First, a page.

Can Employers Restrict Employees’ Personal Travel Amid the COVID-19 Pandemic?July 6, 2020 – Alerts
The onset of summer, coupled with a growing number of cities and states engaging in the “reopening” process, means an increase in personal travel. In fact, nearly one-third of Americans traveled over the Memorial Day holiday, and recent news reports highlighted large gatherings at beaches and other vacation spots on the July 4 Weekend. Some of those travelers have tested positive for the COVID-19 after attending holiday celebrations.
The inevitable increase in personal travel coincides with the reopening of workplaces and lifting of stay-at-home orders in many states. As employees report to work, both employees and employers are concerned that employees who engage in personal travel to areas affected by COVID-19 may jeopardize the safety of the workplace. Every employer should have a return-to-work plan that sets forth its COVID-19 workplace safety policies. These policies should guide an employer’s response to an employee diagnosed with, or experiencing symptoms of COVID-19, and should include social distancing, enhanced sanitation and cleaning measures and require the use of personal protective equipment. But how can an employer maintain a safe workplace when employees may be returning from personal travel to an area affected by COVID-19?
Can an employer prohibit or restrict an employee’s personal travel?
The answer to this question is not black and white, but requires an understanding of applicable state and federal laws. Initially, the laws of many states provide that an employee’s employment is “at will” unless the parties have a written agreement providing otherwise, and employers generally have discretion to institute policies to ensure the safety of their employees. Under “at-will” employment, an employee can be terminated for any reason — or no reason — so long as the employee’s conduct does not violate public policy or state law (such as engaging in illegal discrimination). But just because the law may allow employers to prohibit or restrict employee personal travel and enforce travel restrictions under penalty of termination, there are both practical and legal considerations to consider before instituting such a policy.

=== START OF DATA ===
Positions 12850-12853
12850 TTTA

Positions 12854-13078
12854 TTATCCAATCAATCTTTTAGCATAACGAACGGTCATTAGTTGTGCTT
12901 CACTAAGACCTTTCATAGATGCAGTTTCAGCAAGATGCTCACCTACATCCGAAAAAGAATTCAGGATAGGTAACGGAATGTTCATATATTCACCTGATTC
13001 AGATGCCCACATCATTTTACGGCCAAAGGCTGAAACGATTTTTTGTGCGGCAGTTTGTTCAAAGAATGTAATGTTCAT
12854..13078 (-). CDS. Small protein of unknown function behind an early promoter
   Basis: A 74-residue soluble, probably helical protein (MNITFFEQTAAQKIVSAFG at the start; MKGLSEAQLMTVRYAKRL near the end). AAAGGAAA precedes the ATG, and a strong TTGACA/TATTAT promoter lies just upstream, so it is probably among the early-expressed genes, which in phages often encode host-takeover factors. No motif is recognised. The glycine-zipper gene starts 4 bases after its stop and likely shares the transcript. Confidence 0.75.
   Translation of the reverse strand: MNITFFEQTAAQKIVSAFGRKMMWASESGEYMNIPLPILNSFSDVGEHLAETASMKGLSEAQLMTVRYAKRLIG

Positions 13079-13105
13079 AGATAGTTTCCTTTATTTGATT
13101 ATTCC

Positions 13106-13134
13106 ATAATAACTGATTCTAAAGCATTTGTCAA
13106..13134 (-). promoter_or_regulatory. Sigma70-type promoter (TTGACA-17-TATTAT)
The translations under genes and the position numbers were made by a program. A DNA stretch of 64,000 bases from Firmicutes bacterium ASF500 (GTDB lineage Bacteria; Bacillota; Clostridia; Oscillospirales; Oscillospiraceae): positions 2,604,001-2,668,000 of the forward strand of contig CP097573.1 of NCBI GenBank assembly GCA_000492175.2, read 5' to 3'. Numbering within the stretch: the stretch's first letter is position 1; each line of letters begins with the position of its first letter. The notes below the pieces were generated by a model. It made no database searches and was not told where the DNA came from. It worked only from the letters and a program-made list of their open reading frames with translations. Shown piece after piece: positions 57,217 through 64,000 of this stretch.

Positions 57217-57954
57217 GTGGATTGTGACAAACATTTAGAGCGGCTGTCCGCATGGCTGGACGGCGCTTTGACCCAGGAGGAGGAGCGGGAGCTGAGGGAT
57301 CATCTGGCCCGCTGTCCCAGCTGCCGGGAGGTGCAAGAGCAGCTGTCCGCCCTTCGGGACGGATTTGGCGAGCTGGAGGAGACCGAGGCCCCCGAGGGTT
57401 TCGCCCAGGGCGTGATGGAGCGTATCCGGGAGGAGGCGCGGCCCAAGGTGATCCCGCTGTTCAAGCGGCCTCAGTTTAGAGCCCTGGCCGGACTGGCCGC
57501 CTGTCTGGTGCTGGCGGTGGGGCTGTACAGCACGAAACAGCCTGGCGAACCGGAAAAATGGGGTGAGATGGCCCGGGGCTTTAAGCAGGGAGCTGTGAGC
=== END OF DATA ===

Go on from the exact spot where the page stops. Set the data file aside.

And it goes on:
Some states prohibit employers from taking adverse action on the basis of an employee’s lawful activity that occurs away from the employer’s premises. For example:
- Colorado: Employers are prohibited from terminating an employee based on the employee's engagement in any lawful activity away from the employer’s premises during nonworking hours.
- New York: It is unlawful for employers to discriminate against employees for engaging in recreational activities outside of working hours, off the employer’s premises and without use of the employer’s equipment or other property, if such activities are legal.
Under such a law, the employer could not restrict its employees from engaging in otherwise legal activity such as personal travel to areas affected by COVID-19. Nor could an employer prevent an employee from traveling to render care to a family member with a serious health condition under the Family Medical Leave Act (FMLA).
However, employers do have the ability to maintain safe workspaces when employees travel inside or outside the U.S. during the COVID-19 pandemic.
What steps should employers take to maintain a safe workspace during the summer travel season?